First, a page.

Upon receiving the manuscript of what would be George Orwell’s Nineteen Eighty-Four, publisher Frederic Warburg considered the novel the most “depressing” and “pessimistic” thing he ever read. Many Orwell scholars, sharing this view, attributed the novel’s bleakness to Orwell dying by inches during the composition of the novel.
But despite the novel’s depiction of a broken Winston Smith, Orwell’s hopes never wavered, which must have been considerable when viewing the world of 1948-49. The Soviets had Eastern Europe and an atomic bomb. China would soon go Communist. Time was running out, but Orwell didn’t rule out that the English could be awakened:
“The scene of the book is laid in Britain in order to emphasize that the English-speaking races are not innately better than anyone else and that totalitarianism, if not fought against (italics mine), could triumph anywhere.”
This wake-up call was no easy task. As far back as 1938, Orwell was complaining about the British being a “sleep walking people” and only Hitler’s bombs would wake them up. Orwell was equally critical of the working class (his ray of hope in Nineteen Eighty-Four). During the Spanish Civil War, he noted that the British working class spent more money on football than contributing to their comrades in Spain. But he had hope that the working class, who he compared to “stupid plant that keeps growing” would never give up.
Orwell based his socialism on moral principles rather than any empirical ones. But his focus on such Edwardian qualities as decency, fair play, and conscience put him at odds with a movement that dismissed such notions as “bourgeoise illusions.” Lionel Trilling astutely noted that Orwell treasured such notions because he saw them as “coming in handy as revolutionary principles.”
Orwell wanted the working class in the saddle because he thought they alone among the British classes possessed these qualities. But he was not entirely dismissive of the upper classes. “One of the ways the British upper classes is morally sound is that are willing to get themselves killed in wartime,” he stated. Rather than denounce them as class enemies in need of purging, he saw them simply as stupid (he called Neville Chamberlain “a hole in the air” rather than the Communist line that the prime minister was a Nazi collaborator). Orwell had enough patriotic solidarity to simply label the upper classes as the wrong family members in control.
Orwell predicted that World War II would create the conditions for Britain turning socialist. He based this on the populace becoming aware that the only way to win the war was through a planned economy rather than a capitalism that had been selling military aid to the fascists right up to the eve of war. Orwell would be proven wrong since it was the capitalist industrial might of the United States that would turn the tide. He was, however, a flexible thinker who later admitted that his predictions had been wrong and that countries were drifting into Stalinism, not democratic socialism.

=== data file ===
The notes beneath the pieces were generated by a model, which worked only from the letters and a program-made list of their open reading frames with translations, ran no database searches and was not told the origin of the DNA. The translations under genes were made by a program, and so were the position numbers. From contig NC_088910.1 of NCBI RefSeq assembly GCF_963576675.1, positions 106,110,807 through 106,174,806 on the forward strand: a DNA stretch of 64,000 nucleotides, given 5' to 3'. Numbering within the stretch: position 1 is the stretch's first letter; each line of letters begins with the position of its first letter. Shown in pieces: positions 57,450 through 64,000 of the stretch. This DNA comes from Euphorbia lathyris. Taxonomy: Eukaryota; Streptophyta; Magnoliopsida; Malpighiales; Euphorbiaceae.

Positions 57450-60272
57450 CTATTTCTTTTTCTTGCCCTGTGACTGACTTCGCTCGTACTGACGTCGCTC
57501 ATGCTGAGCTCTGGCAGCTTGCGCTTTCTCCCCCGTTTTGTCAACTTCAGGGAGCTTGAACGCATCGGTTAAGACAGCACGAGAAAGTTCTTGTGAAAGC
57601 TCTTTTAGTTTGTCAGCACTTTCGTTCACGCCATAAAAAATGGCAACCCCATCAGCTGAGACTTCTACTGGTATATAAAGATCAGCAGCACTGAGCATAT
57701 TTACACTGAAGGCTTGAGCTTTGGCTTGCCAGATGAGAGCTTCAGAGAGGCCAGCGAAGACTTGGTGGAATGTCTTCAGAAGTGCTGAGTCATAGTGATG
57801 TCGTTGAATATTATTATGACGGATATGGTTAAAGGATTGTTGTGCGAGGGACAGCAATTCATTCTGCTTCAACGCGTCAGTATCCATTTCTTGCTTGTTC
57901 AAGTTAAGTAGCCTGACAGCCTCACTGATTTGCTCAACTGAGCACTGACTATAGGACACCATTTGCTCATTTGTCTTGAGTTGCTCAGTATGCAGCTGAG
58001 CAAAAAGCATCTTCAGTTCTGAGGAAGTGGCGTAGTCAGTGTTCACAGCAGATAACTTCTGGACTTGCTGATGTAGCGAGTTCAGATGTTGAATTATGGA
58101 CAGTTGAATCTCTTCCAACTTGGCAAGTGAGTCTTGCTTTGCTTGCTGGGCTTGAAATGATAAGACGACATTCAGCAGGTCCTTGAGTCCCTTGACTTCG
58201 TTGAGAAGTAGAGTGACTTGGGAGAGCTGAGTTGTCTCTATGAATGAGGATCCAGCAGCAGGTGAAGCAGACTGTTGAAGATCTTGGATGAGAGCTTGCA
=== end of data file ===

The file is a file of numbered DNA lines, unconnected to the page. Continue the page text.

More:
Still, Orwell was not without hope. He feared the spread of Stalinism to his own country but also saw that the headquarters of totalitarianism was not so mighty as broadcast. Eerily prescient, he saw hope even in the Soviet Union:
“It is too early to say in just what way the Russian regime will destroy itself. But at any rate, the Russian regime will either democratize itself or perish. Slavery cannot endure simply because it is not a stable basis for constructing a society.”
Orwell put this prediction into his supposedly gloomy novel by having Winston Smith, tortured, broken, tell O’Brien that “something will defeat you…hate cannot endure.” And Winston was proven right, for that Goldstein’s book appears unedited at the end of the novel, hinting that it was now published in Airstrip one, shows that Big Brother might have either democratized or perished.
Ironically, the Soviet Union perished through democratization, but it would be Orwell’s hated capitalism that would bring this about. Reagan imploded the Soviet Union by engaging them in a costly arms race that their economy could not keep up with.
Today, such novels as The Handmaid’s Tale (in which the female protagonist escapes the regime) and Hunger Games (in which the girl and her boyfriend are both allowed to survive rather than fight to the death) are classified as more hopeful depictions of the future than Orwell’s. But Winston took everything that Big Brother could throw at him and still retained some hope that the working class would defeat the regime. So too did Orwell in the face of such conditions that prompted Whittaker Chambers to declare that he was on the losing side by choosing anti-communism.